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Shooting Line: How to Be a Straight Shooter

By Jason Borger - April 7th, 2003

Being able to shoot line (allowing extra line to slide out the rod guides immediately after a cast has been made) is a vital part of any fly fisher's skill repertoire. Shooting allows you to quickly and easily lengthen line as situations warrant. Indeed, in places like big rivers, lakes and the ocean flats, it would be impossible to be truly effective without good shooting skills.

Timing
While a simple concept to understand, shooting has nuances that, once learned and practiced, can make it a far more effective technique. The first of these is timing: Extra line is allowed to slide out only AFTER the rod has stopped (after the cast has been made but before the line falls to the water). However, the trick for maximizing a shoot is to release the line as SOON AS POSSIBLE after stopping the rod. If you release too early, the line will simply slide through the rod guides as you move the rod through the air, resulting in a cast with little or no energy. If you release too late, the cast will have fallen partially or completely to the water, and thus is no longer carrying any momentum. And if you have no momentum, you have no shoot.

One of the simplest ways to practice good timing is to talk to yourself as you cast. Say "Stop. Shoot". The "stop" corresponds to stopping the rod at the end of the casting stroke. The "shoot" corresponds to allowing the line to slide out through the rod guides. To have a good command of the process, practice "stop......shoot", then "stop...shoot", then "stopshoot". By starting slowly and getting faster, you'll obtain a better grasp than if you just try to do everything at once.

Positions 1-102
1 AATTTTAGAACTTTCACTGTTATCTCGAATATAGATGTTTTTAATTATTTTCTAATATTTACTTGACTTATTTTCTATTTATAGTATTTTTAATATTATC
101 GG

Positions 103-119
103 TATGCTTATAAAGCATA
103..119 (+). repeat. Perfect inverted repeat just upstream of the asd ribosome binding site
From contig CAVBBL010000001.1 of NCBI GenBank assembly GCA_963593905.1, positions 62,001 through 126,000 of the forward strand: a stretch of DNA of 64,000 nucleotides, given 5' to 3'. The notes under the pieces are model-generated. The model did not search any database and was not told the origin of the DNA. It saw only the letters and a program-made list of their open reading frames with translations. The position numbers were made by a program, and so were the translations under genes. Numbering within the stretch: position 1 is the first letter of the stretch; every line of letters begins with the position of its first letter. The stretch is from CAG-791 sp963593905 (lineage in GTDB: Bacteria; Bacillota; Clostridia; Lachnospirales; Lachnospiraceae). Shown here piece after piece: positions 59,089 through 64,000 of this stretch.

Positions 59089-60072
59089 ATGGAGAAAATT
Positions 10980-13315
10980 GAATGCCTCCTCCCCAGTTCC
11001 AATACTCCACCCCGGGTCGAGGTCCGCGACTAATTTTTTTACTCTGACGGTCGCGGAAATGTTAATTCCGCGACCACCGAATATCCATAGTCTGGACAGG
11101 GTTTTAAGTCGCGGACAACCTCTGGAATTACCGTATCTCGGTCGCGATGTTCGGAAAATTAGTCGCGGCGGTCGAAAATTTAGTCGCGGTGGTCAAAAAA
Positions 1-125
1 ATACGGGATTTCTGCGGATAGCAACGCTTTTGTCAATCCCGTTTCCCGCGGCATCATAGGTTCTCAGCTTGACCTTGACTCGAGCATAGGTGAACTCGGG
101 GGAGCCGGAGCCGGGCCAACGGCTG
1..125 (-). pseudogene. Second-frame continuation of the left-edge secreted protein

Handling
Now, simply letting go of the line and hoping for the best as it snakes up through the guides is asking for some real control problems. So, to keep everything under control, just make an "O-Ring" with your line hand as you allow the line to flow out (just like the guides on the rod). I typically make an "O-Ring" with my thumb and forefinger. Once the line has shot as far as you want or no longer has any forward momentum, you can just close your hand on the line and you have it--no chasing it around. At that point, you can do whatever it is that you need to do with the line (slip it under a finger of your rod and start a retrieve, etc.)

Position
In addition to good timing, and "handy" control of the line, make certain that your extra line (often called slack) is in a good position to be shot. Line that's tossed uncaringly on a boat deck, or tangled around your legs as you wade isn't likely to shoot all that well. Holding line in large, loose coils (or even in a stripping basket), or spread in a clear pattern on a boat deck, or having it on one distinct side of you in the water will make your shooting life much easier.


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